Google gives some clarification on the crawl limit of 15 MB of HTML code – SEO & Engine News

It is amazing to see how an ultra-innocuous ad from Google (the crawl limit of an HTML file at 15 MB) can cause a stir and endless discussions in an ultimately very sterile way (knowing that the average size of ‘an HTML file on the Web is 30 KB, that leaves the margin…). So much so that Google’s teams had to defend themselves with a press release to clarify a number of things…

On Monday, we were talking to you about the 15 MB limit (against 10 MB previously) of the HTML code crawled by Googlebot. Oddly enough, what has become information of little interest (which site has web pages offers an HTML code of more than 15 MB??) has nevertheless created a kind of mini-tsunami on the Web and the SEO community, as if this limit was discovered (it has existed for many years and was even more restrictive at the time; some SEOs do not read Abundance every morning ๐Ÿ˜€ ) and very restrictive (while, of course, it is not in practice). Google further states: This threshold is not new; it has been around for many years. We just added it to our documentation because it might be useful to some people when debugging, and because it will rarely change. ยป

The improved noise – certainly due to a misunderstanding of the information provided – was loud enough for Google teams to publish a post offering some clarification on this 15MB HTML code size limit, in the form of an explanatory FAQ Here is (taken and translated from the original document):

What does this 15MB threshold mean?
This limit only applies to the bytes (content) received during the initial request from Googlebot, not to the resources referenced in the page. For example, when you open, your browser first downloads the bytes of the HTML file and, based on those bytes, it can make further requests to external JavaScript, d ‘images or any other resource referenced by a URL in the HTML. Googlebot does the same. The 15MB limit applies to HTML code only.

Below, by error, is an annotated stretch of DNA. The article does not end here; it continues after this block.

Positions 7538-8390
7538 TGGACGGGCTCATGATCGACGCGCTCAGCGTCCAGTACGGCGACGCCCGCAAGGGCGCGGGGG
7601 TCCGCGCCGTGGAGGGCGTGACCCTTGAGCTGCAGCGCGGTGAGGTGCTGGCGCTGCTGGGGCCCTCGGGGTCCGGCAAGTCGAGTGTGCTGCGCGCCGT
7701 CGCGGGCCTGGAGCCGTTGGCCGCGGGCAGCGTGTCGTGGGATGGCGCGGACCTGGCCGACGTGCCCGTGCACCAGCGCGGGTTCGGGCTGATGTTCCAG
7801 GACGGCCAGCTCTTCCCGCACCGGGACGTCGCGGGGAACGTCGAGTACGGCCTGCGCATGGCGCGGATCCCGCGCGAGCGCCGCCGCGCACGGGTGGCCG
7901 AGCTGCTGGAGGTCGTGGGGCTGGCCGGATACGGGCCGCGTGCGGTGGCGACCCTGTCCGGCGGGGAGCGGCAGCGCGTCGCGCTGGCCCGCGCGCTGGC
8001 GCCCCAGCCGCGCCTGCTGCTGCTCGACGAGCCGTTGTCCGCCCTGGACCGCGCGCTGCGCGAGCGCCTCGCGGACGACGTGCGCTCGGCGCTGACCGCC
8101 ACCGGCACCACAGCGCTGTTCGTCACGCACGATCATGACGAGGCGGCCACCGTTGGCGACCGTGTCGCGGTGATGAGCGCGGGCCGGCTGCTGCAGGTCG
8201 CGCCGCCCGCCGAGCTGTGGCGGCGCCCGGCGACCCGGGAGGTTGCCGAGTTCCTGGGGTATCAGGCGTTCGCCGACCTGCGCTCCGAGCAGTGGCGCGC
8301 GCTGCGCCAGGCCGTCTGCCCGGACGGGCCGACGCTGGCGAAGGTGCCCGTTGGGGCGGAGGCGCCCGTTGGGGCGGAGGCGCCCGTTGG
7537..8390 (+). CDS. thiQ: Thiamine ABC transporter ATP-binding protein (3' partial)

What does this 15MB limit mean for my site?
Most likely nothing. There are very few pages on the internet that are larger in size. You, dear reader, are unlikely to own one, since the median size of an HTML file is about 500 times smaller: 30 kilobytes (kb). However, if you are the owner of an HTML page over 15MB, you could at least move some inline scripts and CSS dust to external files, please.

What happens to content over 15MB?
Content after the first 15 months is dropped by Googlebot, and only the first 15 months are passed on for indexing.

What types of content does the 15MB limit apply to?
The 15MB limit applies to searches performed by Googlebot (Googlebot Smartphone and Googlebot Desktop) when retrieving file types supported by Google Search.

Does this mean Googlebot is not seeing my image or video?
No. Googlebot fetches videos and images that are referenced in the HTML code with a URL (for example, cute puppy looking very disappointed separately with consecutive accesses.

Do data URIs increase HTML file size?
Yes. The use of data URIs contributes to the size of the HTML file since they are in the HTML file.

How can I check the size of a page?
There are several ways, but the easiest is probably to use your own browser and its developer tools. Load the page as you normally would, then launch the developer tools and switch to the Network tab. Reload the page, and you should see all the requests your browser had to make to render the page. The top query is the one you’re looking for, with the size in bytes of the page in the Size column.

For example, in Chrome’s dev tools it might look like this,
with 150 KB in the “Size” column. Source: Google

Well, that way it’s clear and we’ll be able to move on to more interesting and effective things in SEO… ๐Ÿ™‚

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